Gaming for Students: Is It Good or Bad?
Today’s world demands that we be able to accomplish multiple tasks in a short span of time, often with the use of a single tool such as our PC or a smart device. Tomorrow’s world will demand it more, making it doubly important that children learn a task-based approach and can be flexible in managing and prioritizing these tasks.
Research has repeatedly indicated that action video game players develop these task-performing abilities in an increased capacity when compared to those who do not partake in action video gameplay. Other traits associated with modern video gameplay involve superior self-control, enhanced academic performance, better student relationship building, and superior social skills. This is due, in a significant part, to the collaborative nature of video games.
Is Gaming Good or Bad?
Increasingly, video games are being viewed by young gamers not as an isolated activity, but rather as a time to socialize and bond with their friends. The challenges, fun, and excitement elicited by video games are received with delight by children who enjoy video games, but parental concerns begin to factor into the amount of video games that children play and what other effects it has on them. For instance, parents worry that video games teach their children to be more violent or to grow desensitized to violent acts. It is also a source of frustration as an immersed child can lose track of time and delay themselves from a normal operating schedule, leading to the neglect of certain important activities or responsibilities.
These parental concerns are not unwarranted, but only in situations where video gameplay results in children avoiding or neglecting more pressing aspects of their academic life such as their schoolwork or homework assignments. Many parents cannot grasp that video gameplay is currently a normal part of children's play, believing that games are just consumed for the purposes of fun, and negatively impact their children's development. This often creates conflict between parents who may have different opinions on video games.
Research from PISA has found, however, that moderate and time-conscious gameplay by youngsters not only has little to no negative effects but can, in fact, be more of a positive aspect of children’s development depending on when and how children engage in these games. They have been shown to promote spatial and visual skills, and have even been used as a way to help dyslexic children adjust their reading abilities. Video games have also been linked to bolstering childrens’ interest and love for learning history attained through reading about and researching the worlds their gameplay is engaged in.
Studies have even shown health benefits in video gameplay. Video games often require physical maneuverability through requirement game movements, even in children who are sedentary while playing. Video games have been shown to promote critical thinking, concentration, focus, avoidance of distractions, attention, memory, and other pivotal cognitive aspects of human development. Those who engage in at least an hour of gaming per day have been shown (in studies) to be able to develop deeper focus skills and concentration.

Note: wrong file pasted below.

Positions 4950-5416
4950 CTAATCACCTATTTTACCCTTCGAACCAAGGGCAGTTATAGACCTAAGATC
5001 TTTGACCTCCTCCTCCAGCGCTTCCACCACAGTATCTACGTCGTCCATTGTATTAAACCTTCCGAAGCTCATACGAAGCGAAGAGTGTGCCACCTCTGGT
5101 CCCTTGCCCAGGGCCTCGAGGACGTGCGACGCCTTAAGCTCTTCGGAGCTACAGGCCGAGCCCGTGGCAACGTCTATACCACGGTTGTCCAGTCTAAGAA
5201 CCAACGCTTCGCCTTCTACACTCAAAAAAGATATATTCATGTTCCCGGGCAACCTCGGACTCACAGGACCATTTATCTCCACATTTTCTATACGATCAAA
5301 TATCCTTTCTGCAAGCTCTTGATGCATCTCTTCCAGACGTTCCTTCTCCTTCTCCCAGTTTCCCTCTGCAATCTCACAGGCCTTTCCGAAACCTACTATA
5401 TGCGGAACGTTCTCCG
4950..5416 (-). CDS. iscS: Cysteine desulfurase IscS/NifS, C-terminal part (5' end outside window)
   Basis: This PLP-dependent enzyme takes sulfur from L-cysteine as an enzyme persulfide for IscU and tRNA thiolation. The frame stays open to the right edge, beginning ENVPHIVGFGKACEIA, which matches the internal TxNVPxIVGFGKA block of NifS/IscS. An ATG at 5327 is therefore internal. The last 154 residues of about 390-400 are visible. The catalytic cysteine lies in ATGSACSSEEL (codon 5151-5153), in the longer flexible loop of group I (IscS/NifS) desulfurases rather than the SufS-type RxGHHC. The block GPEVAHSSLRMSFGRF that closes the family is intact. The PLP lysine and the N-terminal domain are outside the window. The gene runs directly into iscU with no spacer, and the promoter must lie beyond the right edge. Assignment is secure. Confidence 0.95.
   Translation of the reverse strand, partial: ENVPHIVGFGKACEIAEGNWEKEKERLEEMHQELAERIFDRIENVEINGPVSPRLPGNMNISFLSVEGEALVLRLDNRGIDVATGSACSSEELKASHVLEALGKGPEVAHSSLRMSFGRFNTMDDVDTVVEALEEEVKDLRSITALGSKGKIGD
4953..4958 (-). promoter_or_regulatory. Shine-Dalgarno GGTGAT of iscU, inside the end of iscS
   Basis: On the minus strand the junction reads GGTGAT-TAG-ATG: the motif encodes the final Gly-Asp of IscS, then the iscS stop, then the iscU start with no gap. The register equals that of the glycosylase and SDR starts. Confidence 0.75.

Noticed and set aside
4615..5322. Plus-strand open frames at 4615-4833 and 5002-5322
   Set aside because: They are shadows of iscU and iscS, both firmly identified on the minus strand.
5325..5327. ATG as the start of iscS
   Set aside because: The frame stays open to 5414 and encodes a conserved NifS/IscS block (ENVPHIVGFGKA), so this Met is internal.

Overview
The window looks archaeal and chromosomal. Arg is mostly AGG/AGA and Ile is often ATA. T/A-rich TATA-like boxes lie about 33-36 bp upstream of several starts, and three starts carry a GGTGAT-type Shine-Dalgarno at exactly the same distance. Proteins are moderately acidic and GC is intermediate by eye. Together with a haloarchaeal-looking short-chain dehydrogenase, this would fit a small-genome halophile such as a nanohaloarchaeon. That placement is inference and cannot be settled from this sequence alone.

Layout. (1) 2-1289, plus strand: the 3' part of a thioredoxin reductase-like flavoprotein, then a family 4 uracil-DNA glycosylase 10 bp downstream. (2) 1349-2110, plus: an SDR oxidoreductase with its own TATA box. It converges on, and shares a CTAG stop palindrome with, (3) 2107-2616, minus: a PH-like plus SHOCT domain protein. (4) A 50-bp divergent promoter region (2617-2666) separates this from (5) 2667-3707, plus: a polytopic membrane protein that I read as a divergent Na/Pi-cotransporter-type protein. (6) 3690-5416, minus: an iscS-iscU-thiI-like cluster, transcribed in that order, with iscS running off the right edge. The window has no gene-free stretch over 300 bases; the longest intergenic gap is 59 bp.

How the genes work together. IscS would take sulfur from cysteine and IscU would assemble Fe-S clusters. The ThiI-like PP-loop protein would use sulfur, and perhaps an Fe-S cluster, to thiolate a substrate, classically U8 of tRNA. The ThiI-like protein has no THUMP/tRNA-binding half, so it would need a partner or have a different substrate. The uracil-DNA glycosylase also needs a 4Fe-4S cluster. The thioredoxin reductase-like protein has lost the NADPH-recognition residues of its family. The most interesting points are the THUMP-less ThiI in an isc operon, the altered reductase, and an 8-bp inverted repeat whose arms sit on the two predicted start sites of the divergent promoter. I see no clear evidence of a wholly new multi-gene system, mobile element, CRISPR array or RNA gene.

Those who engage in at least 3 daily gaming hours over a two-week span were found to have grown in terms of cognitive prowess, concentration, attention to details, and experienced superior spatial skill development. There is even research to indicate that children with ADHD and autism can benefit in the educational sphere by being able to concentrate better in class with video gaming as the prescribed treatment.
Gaming as a Teaching Tool
Appended with the enhancement of understanding, learning, and deeper enhancement of essential skills like biology, coding, and mathematics, they have certainly illustrated themselves to be a superb contributor to skill development that will serve children well in their attempt to succeed in not just a K through 12 education, but also in their college careers.
Besides being a great teaching tool, one that educators are starting to use more extensively, especially considering that most kids play video games, video games have been shown to condition kids’ confidence, self-esteem, and healthy development of social interactions with others (peers and adults).
However, the health-promoting benefits are not limited to children. A recently published study by cognitive researchers at the University of California, San Diego School of Medicine, linked gaming to a reduced likelihood of developing dementia. Adults who played games since they were children were found to have better working memory. This indicates that video gaming actually carries both short and long-term cognitive benefits, as well as healthier emotional acumen.